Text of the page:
SOAS University of London

Department of Development Studies

Our impact on our regions

Research from the Department of Development Studies has long been in demand by UN organizations and southern governments seeking alternatives to mainstream approaches to development. In the aftermath of the 2008 global financial crisis, SOAS research has increasingly influenced the World Bank and the International Monetary Fund. 

Our research has eight focal points: (1) Globalization, Governance and Neo-Liberalism; (2) Labour, Social Movements and Development; (3) Agrarian Change, Rural Labour and Institutions; (4) Violence, Peace and Development; (5) Migration, Mobility and Development; (6) Agriculture and Health

Who we work with

Through our research clusters we work with:
• international organizations (including UN agencies, the World Bank, NATO, ILO)
• the governments of poor countries (including Ethiopia, Malawi, Argentina, Vietnam)
• European governments (including UK, France, Norway)
• African public sector officials, trade unionists, NGO members and young researchers
• the wider public, trade unionists and NGOs

Working with international organizations

Dr Jeff Waage, Director of the London International Development Centre, has contributed significantly to The Lancet Commission on the Millennium Development Goals.  Carlos Oya, Reader in the Political Economy of Development, worked alongside the Gambian Bureau of Statistics, the United Nations Development Programme and the World Bank to design a nationally-representative Rural Labour force survey. Guy Standing, Professor of Development Studies, is involved in a four year project on Basic Income Schemes and the Indian Poor in collaboration with India's Self-employed Association and financed by UNICEF. Jonathan Goodhand, Professor in Conflict and Development Studies, gave policy advice and prepared a background paper for the World Bank on how to incorporate a borderland perspective into the development programming.

Working with the governments of developing countries

Christopher Cramer, Professor of the Political Economy of Development, together with Mushtaq Khan, Professor of Economics, addressed the entire Ethiopian cabinet in June 2013 on agricultural policy and on industrial policy respectively. The meeting was arranged by French development agency AND.

Influencing policy in European countries

Research by Laura Hammond, Reader in Development feeds into the work of the UK’s Independent Advisory Group on Country Information (IAGCI)—which she also currently chairs—which reports to the Chief Inspector of the UK Borders and Immigration. Professor Goodhand was an expert witness on Afghanistan for the UK House of Commons Select Committee for Development and the Foreign Affairs Committee. He also briefed Foreign Secretary David Milliband on Afghanistan and provided ongoing briefings for NATO on development in the country. Members of the Department are on a variety of international research panels, including the Norwegian Government, Academy of Finland, Swiss National Science Foundation and in the UK the Economic and Social Research Council and the Department for the Environment, Food and Rural Affairs and the Department for International Development (DFID). Professor Goodhand co-led a NORAD-funded evaluation of Norway's role in the Sri Lankan peace process -- which fed into broader Ministry of Foreign Affairs policy on peacebuilding and included a briefing to the Minister for Development and the Environment. Professor Cramer also led a commissioned study on the Cost Effectiveness of Conflict Prevention for the DFID. And as part of the Future Agricultures Consortium, our researchers have contributed to DFID’s work on the G8 New Alliance for Food Security and Nutrition.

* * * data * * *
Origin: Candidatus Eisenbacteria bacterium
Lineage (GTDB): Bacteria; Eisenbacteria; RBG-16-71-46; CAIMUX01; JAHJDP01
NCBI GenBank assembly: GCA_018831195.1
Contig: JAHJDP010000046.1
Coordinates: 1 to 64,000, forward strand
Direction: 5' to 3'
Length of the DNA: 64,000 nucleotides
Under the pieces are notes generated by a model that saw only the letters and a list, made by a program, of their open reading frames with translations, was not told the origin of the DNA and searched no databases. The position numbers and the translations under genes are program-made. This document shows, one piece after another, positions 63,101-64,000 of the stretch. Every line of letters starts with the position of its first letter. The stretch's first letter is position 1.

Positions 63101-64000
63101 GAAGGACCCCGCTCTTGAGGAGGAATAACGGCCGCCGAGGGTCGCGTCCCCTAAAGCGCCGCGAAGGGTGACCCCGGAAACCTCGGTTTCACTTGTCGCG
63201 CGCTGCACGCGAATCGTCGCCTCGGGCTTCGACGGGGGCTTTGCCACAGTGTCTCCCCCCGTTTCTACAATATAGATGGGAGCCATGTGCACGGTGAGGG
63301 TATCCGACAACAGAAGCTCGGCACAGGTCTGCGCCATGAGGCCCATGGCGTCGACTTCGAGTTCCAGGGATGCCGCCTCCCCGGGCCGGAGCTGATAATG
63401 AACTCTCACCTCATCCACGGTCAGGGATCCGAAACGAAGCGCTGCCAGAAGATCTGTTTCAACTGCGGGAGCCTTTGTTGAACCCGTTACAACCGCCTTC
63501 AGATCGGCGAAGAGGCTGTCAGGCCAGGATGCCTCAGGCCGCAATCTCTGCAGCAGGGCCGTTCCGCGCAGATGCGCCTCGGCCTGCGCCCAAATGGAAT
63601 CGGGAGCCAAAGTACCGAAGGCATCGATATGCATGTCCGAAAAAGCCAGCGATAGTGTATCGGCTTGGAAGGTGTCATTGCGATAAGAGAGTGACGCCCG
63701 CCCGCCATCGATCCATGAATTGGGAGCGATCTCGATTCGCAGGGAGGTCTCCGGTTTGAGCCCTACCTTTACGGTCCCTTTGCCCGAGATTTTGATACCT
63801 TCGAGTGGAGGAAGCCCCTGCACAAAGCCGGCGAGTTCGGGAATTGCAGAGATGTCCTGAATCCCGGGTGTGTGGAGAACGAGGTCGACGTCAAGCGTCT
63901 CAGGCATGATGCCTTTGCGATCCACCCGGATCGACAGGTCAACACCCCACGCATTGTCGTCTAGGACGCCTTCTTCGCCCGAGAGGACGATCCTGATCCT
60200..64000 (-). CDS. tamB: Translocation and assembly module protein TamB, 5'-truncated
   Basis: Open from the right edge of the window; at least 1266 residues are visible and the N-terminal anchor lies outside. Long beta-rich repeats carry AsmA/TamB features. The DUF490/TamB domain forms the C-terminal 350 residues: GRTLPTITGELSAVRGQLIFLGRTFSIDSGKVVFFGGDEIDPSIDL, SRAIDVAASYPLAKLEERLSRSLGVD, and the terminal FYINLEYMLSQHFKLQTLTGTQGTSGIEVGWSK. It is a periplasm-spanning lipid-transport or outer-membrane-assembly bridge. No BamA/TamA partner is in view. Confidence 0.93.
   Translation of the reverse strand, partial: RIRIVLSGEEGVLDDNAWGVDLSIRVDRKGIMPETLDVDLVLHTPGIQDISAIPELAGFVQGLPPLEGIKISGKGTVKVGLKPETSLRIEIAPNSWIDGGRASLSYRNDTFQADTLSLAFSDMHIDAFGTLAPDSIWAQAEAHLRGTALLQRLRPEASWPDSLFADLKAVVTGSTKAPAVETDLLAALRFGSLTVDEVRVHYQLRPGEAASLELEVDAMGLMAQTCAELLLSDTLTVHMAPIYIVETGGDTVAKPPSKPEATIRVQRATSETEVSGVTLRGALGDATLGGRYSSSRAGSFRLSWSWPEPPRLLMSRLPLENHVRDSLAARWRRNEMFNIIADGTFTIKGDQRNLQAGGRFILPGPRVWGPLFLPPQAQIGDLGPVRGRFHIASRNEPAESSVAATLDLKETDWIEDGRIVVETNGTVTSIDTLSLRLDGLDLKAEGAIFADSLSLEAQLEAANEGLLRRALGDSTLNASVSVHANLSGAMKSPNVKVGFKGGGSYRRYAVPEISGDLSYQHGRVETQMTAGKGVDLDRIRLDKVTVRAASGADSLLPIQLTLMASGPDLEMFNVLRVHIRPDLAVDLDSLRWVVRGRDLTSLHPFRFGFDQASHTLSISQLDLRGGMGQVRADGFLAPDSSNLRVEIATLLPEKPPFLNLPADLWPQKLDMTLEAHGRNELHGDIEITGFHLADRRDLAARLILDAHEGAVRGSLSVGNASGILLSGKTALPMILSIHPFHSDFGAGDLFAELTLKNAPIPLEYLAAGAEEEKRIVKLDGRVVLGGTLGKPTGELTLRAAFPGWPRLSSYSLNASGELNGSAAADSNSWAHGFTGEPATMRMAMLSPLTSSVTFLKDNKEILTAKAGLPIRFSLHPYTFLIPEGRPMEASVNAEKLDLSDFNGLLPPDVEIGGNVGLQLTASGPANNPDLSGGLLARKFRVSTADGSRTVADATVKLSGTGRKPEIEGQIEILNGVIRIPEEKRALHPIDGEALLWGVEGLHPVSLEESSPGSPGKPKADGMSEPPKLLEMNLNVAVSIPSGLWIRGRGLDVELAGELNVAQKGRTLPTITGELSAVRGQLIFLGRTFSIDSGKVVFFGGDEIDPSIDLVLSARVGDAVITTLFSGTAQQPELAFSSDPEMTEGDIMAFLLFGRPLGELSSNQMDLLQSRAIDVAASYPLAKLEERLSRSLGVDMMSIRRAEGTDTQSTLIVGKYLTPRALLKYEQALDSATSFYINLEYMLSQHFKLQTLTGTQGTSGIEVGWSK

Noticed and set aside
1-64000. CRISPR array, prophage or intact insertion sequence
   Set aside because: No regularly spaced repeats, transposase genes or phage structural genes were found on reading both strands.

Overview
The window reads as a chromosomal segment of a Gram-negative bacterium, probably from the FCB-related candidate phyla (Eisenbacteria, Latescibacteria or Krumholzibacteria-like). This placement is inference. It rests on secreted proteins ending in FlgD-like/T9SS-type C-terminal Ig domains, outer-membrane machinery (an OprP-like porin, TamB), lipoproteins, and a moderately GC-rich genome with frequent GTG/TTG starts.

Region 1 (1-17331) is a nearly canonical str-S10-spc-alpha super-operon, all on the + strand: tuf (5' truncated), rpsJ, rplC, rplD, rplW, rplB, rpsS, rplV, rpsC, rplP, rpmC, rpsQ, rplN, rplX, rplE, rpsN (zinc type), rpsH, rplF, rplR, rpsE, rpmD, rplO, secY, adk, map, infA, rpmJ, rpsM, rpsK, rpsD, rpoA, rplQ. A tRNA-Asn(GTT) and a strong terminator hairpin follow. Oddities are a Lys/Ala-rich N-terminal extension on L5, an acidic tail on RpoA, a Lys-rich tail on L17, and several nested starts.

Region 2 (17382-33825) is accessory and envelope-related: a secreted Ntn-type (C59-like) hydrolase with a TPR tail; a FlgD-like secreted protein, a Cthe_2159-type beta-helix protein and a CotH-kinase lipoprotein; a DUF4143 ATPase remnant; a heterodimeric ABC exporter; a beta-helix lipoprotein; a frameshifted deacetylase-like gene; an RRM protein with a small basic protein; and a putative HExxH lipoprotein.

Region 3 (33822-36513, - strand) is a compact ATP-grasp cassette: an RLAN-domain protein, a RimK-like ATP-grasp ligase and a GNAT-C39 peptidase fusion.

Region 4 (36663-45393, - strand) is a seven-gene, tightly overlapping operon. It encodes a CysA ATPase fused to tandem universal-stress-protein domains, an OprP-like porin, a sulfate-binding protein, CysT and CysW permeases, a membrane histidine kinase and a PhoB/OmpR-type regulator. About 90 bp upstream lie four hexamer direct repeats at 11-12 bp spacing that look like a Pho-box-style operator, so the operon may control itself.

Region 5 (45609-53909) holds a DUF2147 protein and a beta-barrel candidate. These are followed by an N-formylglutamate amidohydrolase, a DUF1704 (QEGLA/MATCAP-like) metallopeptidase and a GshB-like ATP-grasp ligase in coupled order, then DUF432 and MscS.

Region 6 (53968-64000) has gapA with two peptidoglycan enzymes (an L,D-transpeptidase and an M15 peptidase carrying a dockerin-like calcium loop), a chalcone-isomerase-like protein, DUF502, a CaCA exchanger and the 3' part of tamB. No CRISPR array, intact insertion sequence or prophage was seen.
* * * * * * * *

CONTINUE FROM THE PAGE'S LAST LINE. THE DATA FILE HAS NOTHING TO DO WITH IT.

Building capacity for development in Africa

Researchers from the department are central to curriculum design and in teaching at the African Programme on Rethinking Development Economies (APORDE) annual residential schools, delivering high level training for public sector officials, trade unionists, NGO members and African early-career researchers. Our experts provide the core teaching faculty of the Mo Ibrahim Foundation/SOAS Governance for Development in Africa programme residential schools, held in a different African city each year [read the testimonials to its impact]; and our staff have helped to design and deliver courses for the new African School of Leadership, based in the Soweto campus of the University of Johannesburg and initially teaching a cohort of more than 80 Southern African parliamentarians.

Informing public opinion, trade unions and NGOs

The work of Gilbert Achcar, Professor of Development and International Relations, on the Arabs and the holocaust and on the roots of the Arab revolutionary process has had a major impact in the media and on public discourse, especially in France and the Middle East (read more...); and the expertise of Tim Pringle, Senior Lecturer in Labour, Social Movements and Development, in trade unions in China has influenced UK trade unions as well as Hong Kong-based labour NGOs.